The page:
Puerto Rico And The Netherworld Of Sovereign Debt Restructuring, Mitu Gulati, Robert K. Rasmussen

Faculty Scholarship

Puerto Rico has incurred debt well beyond its ability to repay. It attempted to address its fiscal woes through legislation allowing the restructuring of some its debt. The Supreme Court put a stop to this effort, holding that Congress in the Bankruptcy Code barred the Commonwealth from enacting its own restructuring regime. Yet all agreed that the Bankruptcy Code did not provide anything in its place. While Congress quickly enacted PROMESA in an attempt to address the Puerto Rico’s fiscal ills, we explore in this paper whether Congress has the power to bar Puerto Rico from enacting a restructuring ...


Cracking The Code: An Empirical Analysis Of Consumer Bankruptcy Outcomes, Sara Sternberg Greene, Parina Patel, Katherine M. Porter Jan 2017

Cracking The Code: An Empirical Analysis Of Consumer Bankruptcy Outcomes, Sara Sternberg Greene, Parina Patel, Katherine M. Porter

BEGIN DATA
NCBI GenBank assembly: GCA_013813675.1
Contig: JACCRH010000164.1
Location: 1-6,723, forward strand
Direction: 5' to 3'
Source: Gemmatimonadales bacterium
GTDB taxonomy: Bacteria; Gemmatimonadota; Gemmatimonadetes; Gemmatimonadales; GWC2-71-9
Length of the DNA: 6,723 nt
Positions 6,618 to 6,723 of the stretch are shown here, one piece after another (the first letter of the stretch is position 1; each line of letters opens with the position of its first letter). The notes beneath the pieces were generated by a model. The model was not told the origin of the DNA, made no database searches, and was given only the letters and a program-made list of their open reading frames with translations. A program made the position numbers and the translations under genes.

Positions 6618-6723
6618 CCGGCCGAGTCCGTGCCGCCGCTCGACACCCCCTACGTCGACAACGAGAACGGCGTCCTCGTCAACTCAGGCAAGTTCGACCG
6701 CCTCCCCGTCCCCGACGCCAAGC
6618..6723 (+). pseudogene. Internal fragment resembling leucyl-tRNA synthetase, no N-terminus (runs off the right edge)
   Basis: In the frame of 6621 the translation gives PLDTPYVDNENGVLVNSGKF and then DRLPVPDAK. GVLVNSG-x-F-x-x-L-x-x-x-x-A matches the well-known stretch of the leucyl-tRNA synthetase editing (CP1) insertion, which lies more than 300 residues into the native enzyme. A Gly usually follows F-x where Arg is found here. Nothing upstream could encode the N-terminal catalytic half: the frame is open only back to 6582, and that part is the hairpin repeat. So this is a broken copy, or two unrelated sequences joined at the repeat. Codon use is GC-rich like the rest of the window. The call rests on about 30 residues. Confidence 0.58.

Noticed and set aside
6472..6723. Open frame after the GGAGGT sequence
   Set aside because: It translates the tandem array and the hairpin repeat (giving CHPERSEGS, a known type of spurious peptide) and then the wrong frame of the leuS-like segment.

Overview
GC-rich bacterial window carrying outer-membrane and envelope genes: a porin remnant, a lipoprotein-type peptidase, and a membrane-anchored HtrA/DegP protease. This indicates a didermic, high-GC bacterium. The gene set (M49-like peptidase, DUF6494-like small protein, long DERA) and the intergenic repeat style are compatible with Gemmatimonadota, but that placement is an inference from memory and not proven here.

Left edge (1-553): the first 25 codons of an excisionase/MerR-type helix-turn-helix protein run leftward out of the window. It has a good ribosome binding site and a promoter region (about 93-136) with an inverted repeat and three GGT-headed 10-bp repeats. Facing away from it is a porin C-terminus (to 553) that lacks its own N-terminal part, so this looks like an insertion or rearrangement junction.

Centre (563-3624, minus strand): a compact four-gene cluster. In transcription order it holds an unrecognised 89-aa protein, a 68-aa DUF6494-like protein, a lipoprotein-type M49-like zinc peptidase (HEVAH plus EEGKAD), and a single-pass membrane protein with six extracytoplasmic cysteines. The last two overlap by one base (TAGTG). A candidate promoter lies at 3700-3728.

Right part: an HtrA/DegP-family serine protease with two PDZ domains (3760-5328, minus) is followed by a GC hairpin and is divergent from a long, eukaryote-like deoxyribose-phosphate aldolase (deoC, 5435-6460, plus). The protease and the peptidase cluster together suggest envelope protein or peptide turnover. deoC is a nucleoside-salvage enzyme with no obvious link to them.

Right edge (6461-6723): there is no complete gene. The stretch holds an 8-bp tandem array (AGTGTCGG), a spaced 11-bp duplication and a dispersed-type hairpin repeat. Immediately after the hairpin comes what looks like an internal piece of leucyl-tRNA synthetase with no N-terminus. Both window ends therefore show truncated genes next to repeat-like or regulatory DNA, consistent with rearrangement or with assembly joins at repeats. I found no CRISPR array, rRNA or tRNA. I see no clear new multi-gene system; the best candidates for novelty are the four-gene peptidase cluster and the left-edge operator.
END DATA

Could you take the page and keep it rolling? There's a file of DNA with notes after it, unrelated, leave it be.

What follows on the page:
Faculty Scholarship

Chapter 13 is a cornerstone of the bankruptcy system. Its legal requirements strike a balance between the rehabilitation of debtors through keeping assets and reducing debt, and the repayment of creditors over a period of years. Despite the accolades from policymakers, the hard truth is that the majority of the half-million families each year that seek refuge in chapter 13 bankruptcy will not achieve the debt relief of a discharge. Prior research found that those who drop out of bankruptcy quickly endure the serious financial struggles that they had before bankruptcy—now even worse off for having spent thousands of ...